It’s March 17, and Marcell Frazier should be lifting weights or going to team meetings. The Seattle Dragons defensive end should be preparing for Week 7 in the XFL.
Instead, the former Missouri Tiger is back in his hometown of Portland, Oregon, and he’s halfway through a football season that has ceased to exist. At this point, he’s just trying to figure out how to spend the first of many days off.
“This is really unprecedented,” Frazier said.
He might go for a hike or take a trip to IKEA, but however he proceeds, he’s just trying to lead a semi-regular life at this point.
The league’s inaugural season came to an abrupt halt on March 12, with a four-line statement: “Currently, the XFL will not be playing its regular-season games. However, all players will be paid their base pay and benefits for the 2020 regular season. All XFL ticket holders will be issued refunds or credit toward future games. The XFL is committed to playing a full season in 2021 and future years.”
Once the NBA suspended its season on March 11, Frazier said the XFL’s stoppage of play felt inevitable.
“We all kind of felt it coming, but you always hold out hope, man,” he said. “I was guilty of holding out hope and hoping that everything was going to work out.”
The season’s suspension meant a suspension of hope for both Frazier and the league. Many in the XFL saw it as a renewed chance to, at best, find their way to the NFL and, at the very least, get another shot at playing professional football.
A new opportunity
It’s early March, and the XFL is into the heat of its season. Frazier is two days removed from a loss to the St. Louis BattleHawks.
Despite the narrow loss, Frazier’s place with the Dragons is a positive change of pace from his previous professional football stints.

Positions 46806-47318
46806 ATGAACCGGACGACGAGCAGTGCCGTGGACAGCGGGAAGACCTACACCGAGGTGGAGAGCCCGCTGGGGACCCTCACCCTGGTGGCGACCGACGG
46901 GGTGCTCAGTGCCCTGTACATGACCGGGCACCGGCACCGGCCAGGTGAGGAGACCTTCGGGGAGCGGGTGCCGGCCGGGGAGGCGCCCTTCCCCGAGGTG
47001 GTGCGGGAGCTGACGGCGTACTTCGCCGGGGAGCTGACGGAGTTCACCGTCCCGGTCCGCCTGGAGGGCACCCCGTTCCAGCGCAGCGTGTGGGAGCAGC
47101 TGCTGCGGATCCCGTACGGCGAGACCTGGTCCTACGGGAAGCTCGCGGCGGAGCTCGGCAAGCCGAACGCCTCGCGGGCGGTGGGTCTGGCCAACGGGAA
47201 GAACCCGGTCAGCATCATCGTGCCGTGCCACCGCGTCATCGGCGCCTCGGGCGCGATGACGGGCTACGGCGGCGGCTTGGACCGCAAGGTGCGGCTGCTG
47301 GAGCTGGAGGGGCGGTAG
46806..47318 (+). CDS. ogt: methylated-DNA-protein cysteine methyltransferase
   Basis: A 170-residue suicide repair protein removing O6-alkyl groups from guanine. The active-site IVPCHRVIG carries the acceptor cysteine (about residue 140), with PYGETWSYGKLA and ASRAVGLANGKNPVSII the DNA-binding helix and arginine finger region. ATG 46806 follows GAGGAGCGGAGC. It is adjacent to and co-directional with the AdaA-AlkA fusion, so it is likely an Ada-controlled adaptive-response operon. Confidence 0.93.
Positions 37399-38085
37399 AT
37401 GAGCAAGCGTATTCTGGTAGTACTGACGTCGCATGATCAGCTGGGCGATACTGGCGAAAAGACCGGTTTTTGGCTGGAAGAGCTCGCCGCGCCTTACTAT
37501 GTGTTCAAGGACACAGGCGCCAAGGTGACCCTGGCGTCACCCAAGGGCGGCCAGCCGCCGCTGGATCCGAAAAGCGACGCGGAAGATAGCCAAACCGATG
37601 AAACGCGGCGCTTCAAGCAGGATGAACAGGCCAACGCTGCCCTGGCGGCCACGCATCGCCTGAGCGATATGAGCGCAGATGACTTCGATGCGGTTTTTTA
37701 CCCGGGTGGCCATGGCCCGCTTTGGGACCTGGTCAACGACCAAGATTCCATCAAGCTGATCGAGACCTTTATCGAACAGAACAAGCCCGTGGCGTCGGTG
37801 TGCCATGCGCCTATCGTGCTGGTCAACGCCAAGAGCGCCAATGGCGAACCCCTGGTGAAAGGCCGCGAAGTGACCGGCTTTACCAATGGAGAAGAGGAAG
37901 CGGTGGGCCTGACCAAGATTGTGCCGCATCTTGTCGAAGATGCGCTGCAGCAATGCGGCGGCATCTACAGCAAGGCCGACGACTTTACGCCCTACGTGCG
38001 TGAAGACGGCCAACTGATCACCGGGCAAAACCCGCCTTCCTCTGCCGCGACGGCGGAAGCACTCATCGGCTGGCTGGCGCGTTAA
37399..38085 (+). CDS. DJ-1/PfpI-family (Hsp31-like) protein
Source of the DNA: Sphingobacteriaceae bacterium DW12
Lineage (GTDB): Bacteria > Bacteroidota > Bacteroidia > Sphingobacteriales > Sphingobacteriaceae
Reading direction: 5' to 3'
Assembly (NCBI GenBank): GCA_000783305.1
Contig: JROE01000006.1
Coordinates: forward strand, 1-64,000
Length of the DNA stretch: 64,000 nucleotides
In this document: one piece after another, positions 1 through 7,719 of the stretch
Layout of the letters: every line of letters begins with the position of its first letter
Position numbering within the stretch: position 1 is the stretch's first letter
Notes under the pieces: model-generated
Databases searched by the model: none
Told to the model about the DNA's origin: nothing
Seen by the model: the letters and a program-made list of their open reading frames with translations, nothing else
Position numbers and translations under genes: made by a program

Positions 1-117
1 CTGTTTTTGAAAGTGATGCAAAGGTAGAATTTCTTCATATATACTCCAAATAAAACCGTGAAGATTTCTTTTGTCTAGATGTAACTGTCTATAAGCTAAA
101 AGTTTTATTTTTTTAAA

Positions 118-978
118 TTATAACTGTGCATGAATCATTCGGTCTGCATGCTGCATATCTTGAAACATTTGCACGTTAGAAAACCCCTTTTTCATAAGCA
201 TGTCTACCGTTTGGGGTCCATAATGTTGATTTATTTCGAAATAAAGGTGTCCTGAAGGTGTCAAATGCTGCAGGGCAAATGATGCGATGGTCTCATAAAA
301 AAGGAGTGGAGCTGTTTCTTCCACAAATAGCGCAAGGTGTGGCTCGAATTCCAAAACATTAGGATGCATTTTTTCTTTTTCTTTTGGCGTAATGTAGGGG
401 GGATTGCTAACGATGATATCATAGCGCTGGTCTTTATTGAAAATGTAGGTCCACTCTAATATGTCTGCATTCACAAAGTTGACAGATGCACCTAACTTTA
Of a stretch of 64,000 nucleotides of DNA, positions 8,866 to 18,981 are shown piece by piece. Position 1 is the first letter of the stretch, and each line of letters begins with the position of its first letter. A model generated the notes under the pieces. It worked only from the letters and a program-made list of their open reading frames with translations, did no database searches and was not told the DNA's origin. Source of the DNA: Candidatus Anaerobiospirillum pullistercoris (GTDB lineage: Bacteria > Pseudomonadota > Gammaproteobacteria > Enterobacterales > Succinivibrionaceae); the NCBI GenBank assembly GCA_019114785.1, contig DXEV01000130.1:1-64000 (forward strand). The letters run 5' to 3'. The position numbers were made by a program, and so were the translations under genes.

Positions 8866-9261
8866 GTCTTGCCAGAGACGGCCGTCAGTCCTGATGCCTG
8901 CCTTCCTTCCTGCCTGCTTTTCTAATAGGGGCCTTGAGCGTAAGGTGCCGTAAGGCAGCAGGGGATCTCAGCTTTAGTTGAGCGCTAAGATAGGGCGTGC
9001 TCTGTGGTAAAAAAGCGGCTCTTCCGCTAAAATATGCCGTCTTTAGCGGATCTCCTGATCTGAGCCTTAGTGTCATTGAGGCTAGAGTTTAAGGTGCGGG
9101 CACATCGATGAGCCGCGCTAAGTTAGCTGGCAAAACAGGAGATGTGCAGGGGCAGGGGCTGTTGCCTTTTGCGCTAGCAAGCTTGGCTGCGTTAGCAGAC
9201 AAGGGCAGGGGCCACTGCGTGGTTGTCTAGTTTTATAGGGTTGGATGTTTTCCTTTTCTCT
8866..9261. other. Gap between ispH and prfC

After two NFL training camps with the Seattle Seahawks and Cleveland Browns and some time spent on CFL practice squads in Calgary and Winnipeg, Frazier returned home to Portland and coached the defensive line at his alma mater, David Douglas High School, in 2019 while finishing his Master’s in education.
Now, after a brief break from playing, he’s almost halfway through a regular season at the professional level. The season started for him in December, two months after he was drafted by the Dragons.
His weeks have been structured similarly to what they were when he played in the Southeastern Conference. His coaches are mostly former NFL guys. The TV packages that major networks have put together for league games is nothing short of what the NFL or NCAA get. The quality of players is also similar to the NFL, Frazier said, including a substantial number of former NFL players. The fan response has also been immense.
“The product, for being brand new,” Frazier said, “has been amazing.”
It’s also apparent that the league’s been a melting pot of athletes with a vast amount of football experiences and perspectives. That’s even apparent in its contingent of former Missouri players.
It’s an ex-Tigers generation including Kony Ealy, L’Damian Washington and Marcus Lucas, all of whom are close to or past the metaphorical hump of their professional football careers. All came into the league with professional experience, some just from the NFL and others from other leagues like the CFL and short-lived AAF.
For some like Lucas and Washington, the reasons for getting involved in the league are a little more complex.
“To see my son on the sidelines during the games and things like that, for him to see me play,” Lucas said, “that’s been huge for me.”
Washington said that his 18-month-old son was the “driving force” in him playing in the XFL. He also noted a coaching stop of his own last fall, at West Middle School in Columbia, as a source of motivation.
For everyone involved though, there’s still that chance to make it back to the NFL.
“It was an opportunity for me to get my s- — back,” Ealy said. “I’ve got to get back, get out here and show these teams in the NFL that, ‘Hey, Ealy’s still here, available and ready.’”